Rescuers rush to the scene following an attack in the 10th arrondissement of the French capital Paris, on November 13, 2015. At least 18 people were killed as multiple shootings and explosions hit Paris, police said. Police also said there was an ongoing hostage crisis in the Bataclan a concert hall in the French capital. AFP PHOTO / KENZO TRIBOUILLARD (Photo credit should read KENZO TRIBOUILLARD/AFP/Getty Images)
PARIS, FRANCE - NOVEMBER 14: French officials and medics work near Le Petit Cambodge restaurant in the 11th district after a drive-by shooting killing 11 people, November 14, 2015, Paris, France. At least 142 people were killed deadly shootings and explosions took place in several neighbourhoods of Paris. 1,500 troops deployed in French capital says Elysse. (Photo by Mustafa Yalcin/Anadolu Agency/Getty Images)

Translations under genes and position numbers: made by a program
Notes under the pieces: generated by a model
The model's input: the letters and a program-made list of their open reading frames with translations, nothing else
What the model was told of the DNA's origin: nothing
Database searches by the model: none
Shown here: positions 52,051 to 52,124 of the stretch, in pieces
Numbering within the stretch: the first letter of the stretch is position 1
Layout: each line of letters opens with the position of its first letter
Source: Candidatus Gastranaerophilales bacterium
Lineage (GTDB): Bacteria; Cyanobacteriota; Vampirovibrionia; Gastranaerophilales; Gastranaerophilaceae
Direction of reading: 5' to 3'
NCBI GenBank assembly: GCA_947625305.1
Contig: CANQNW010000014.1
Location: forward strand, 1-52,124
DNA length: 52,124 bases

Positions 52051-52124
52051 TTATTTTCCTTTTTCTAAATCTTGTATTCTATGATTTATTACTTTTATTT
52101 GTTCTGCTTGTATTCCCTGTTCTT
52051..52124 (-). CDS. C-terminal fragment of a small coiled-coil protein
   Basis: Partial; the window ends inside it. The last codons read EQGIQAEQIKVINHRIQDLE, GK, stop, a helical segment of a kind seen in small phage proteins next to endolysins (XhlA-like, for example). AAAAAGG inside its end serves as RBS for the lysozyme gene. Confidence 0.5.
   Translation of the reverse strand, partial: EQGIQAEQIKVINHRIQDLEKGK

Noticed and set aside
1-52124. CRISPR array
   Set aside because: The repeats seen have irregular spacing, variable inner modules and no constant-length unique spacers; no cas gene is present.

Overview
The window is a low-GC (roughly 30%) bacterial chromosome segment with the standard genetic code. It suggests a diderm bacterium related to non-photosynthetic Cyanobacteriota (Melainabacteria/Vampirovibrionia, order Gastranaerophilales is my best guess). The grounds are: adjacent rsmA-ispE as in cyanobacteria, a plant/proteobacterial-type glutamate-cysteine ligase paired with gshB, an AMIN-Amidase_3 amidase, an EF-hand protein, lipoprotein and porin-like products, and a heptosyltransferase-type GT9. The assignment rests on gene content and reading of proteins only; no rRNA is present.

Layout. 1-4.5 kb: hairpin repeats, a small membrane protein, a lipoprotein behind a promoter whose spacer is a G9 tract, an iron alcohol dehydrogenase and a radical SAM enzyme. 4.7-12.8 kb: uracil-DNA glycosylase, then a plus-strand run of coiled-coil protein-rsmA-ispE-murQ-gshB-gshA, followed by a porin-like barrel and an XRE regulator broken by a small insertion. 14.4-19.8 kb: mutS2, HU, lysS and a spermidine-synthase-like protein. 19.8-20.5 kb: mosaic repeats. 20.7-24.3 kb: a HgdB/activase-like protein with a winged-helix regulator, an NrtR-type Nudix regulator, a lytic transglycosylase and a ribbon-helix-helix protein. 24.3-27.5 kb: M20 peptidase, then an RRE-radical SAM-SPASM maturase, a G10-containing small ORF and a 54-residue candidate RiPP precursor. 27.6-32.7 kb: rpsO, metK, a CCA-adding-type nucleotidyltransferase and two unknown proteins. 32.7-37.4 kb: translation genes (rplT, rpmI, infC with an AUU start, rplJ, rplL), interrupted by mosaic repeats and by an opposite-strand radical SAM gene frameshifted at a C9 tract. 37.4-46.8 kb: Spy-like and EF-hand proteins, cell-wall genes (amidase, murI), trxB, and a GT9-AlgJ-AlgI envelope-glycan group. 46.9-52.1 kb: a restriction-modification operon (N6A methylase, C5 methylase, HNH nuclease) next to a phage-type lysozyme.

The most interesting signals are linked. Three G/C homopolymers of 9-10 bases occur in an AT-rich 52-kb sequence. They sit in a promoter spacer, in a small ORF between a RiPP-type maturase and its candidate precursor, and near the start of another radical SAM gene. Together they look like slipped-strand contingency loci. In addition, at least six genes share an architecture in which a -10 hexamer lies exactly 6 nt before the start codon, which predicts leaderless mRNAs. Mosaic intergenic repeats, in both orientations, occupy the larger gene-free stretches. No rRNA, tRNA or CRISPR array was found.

A firefighter attend to an injured person lying on a stretcher near the Bataclan concert hall in central Paris, on November 14, 2015. At least 39 people were killed in an 'unprecedented' series of bombings and shootings across Paris and at the Stade de France stadium on November 13. AFP PHOTO / DOMINIQUE FAGET (Photo credit should read DOMINIQUE FAGET/AFP/Getty Images)
People are evacuated by bus, near the Bataclan concert hall in central Paris, on November 14, 2015. More than 100 people were killed in a mass hostage-taking at a Paris concert hall on November 13 and many more were feared dead in a series of bombings and shootings, as France declared a national state of emergency. AFP PHOTO / MARTIN BUREAU (Photo credit should read MARTIN BUREAU/AFP/Getty Images)